'No cure'? No way. Rock Stars of Science: GBGB Geoffrey Beene Gives Back
For GQ magazine's inaugural Rock Stars of Science campaign last year, Francis Collins, the director of the National Institutes of Health, donned sunglasses and rocked out on a guitar alongside Joe Perry of Aerosmith. The lineup this year, headlined by fashion designer Geoffrey Beene and his "innovative philanthropic business model," features rockers Bret Michaels and Deborah Harry, hip-hop's Timbaland, scientists such as Johns Hopkins cancer doctor Stephen B. Baylin and surgeon/talk show host Mehmet Oz. The cause behind the culture clash? Bringing Hollywood prestige to scientists in the hope of inspiring young adults to pursue careers in science and medicine. The Web site, www.rockstarsofscience.com , says that the campaign is a call for Americans to "refuse to accept 'no cure' as an answer." Kudos to the campaign for including women and minorities in this year's crop.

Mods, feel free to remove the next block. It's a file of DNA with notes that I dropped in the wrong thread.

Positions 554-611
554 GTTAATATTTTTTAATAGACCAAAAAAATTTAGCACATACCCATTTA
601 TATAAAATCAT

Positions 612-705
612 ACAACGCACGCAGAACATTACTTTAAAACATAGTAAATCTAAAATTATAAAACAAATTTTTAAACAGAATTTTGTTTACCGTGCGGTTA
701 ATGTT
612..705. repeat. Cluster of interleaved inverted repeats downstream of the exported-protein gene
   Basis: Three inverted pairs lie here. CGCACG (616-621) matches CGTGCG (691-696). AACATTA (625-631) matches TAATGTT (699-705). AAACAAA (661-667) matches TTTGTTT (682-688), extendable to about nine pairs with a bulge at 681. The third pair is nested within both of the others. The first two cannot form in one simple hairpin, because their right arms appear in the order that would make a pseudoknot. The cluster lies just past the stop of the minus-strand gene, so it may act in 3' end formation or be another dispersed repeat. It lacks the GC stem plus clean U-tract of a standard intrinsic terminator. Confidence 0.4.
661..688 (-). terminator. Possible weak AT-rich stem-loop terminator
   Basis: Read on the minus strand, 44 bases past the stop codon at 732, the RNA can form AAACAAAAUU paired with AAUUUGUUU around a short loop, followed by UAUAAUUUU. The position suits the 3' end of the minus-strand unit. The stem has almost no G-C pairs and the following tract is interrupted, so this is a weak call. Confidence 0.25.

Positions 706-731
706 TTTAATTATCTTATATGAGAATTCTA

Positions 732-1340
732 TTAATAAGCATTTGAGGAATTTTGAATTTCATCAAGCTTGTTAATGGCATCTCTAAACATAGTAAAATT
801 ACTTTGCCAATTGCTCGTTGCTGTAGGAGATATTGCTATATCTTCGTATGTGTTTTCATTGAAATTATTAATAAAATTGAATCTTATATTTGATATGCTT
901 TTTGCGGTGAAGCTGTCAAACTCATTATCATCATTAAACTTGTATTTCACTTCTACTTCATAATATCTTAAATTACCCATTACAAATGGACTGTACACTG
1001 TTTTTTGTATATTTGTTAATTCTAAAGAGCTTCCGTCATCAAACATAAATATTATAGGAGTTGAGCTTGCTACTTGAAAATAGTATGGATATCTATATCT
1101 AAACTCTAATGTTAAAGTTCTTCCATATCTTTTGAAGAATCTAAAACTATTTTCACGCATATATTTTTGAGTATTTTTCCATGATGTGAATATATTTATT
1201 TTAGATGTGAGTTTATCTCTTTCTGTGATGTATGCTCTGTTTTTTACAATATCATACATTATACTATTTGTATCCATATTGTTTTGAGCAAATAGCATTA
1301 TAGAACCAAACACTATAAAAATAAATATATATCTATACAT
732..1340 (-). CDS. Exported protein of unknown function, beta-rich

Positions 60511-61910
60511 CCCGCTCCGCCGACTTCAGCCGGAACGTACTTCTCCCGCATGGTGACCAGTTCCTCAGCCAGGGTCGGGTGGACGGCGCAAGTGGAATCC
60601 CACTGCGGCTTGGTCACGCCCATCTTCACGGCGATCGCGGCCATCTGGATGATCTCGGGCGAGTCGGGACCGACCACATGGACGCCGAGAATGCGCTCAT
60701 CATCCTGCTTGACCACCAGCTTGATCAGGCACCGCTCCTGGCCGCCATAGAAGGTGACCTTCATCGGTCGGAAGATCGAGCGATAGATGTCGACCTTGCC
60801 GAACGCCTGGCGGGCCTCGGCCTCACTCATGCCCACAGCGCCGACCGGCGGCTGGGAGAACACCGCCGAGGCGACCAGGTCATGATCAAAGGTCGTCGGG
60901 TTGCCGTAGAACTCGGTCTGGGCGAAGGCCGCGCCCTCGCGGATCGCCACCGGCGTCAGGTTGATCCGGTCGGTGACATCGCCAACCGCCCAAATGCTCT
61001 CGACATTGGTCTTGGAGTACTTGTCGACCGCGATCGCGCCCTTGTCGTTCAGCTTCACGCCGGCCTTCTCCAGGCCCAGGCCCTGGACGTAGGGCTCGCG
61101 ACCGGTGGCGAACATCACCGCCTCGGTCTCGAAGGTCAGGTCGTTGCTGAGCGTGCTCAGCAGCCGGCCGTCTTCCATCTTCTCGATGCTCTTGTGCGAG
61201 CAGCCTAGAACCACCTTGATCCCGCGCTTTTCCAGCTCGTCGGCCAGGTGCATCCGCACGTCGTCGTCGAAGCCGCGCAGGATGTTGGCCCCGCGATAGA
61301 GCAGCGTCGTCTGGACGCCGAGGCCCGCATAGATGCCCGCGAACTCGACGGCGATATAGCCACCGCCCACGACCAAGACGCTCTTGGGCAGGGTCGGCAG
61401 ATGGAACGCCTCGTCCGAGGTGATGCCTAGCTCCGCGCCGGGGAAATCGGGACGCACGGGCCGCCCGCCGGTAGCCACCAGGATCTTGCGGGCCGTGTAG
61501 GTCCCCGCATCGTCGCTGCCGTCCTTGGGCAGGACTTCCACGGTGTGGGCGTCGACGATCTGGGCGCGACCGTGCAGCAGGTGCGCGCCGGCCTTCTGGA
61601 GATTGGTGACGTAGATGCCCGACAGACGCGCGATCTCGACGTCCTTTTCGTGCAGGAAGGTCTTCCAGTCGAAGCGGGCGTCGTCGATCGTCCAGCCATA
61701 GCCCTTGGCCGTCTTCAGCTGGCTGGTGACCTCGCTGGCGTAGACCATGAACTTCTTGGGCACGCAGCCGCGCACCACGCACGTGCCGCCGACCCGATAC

From Hershey labs, history of cacao Archaeology, November/December issue
In the past decade, scientists have made significant process in tracing the history of chocolate. According to Archaeology magazine, chemists in the laboratories at Hershey Co. have pushed back the antiquity of cacao beverages by 2,000 years to at least 1,500 B.C., if not earlier. Hershey analytical chemist W. Jeffrey Hurst and others have been testing ancient Mesoamerican pottery for the existence of theobromine, a chemical compound found in cacao. If theobromine is present, the scientists conclude that the pot once contained a drink made from the seeds of the cacao tree.
- Rachel Saslow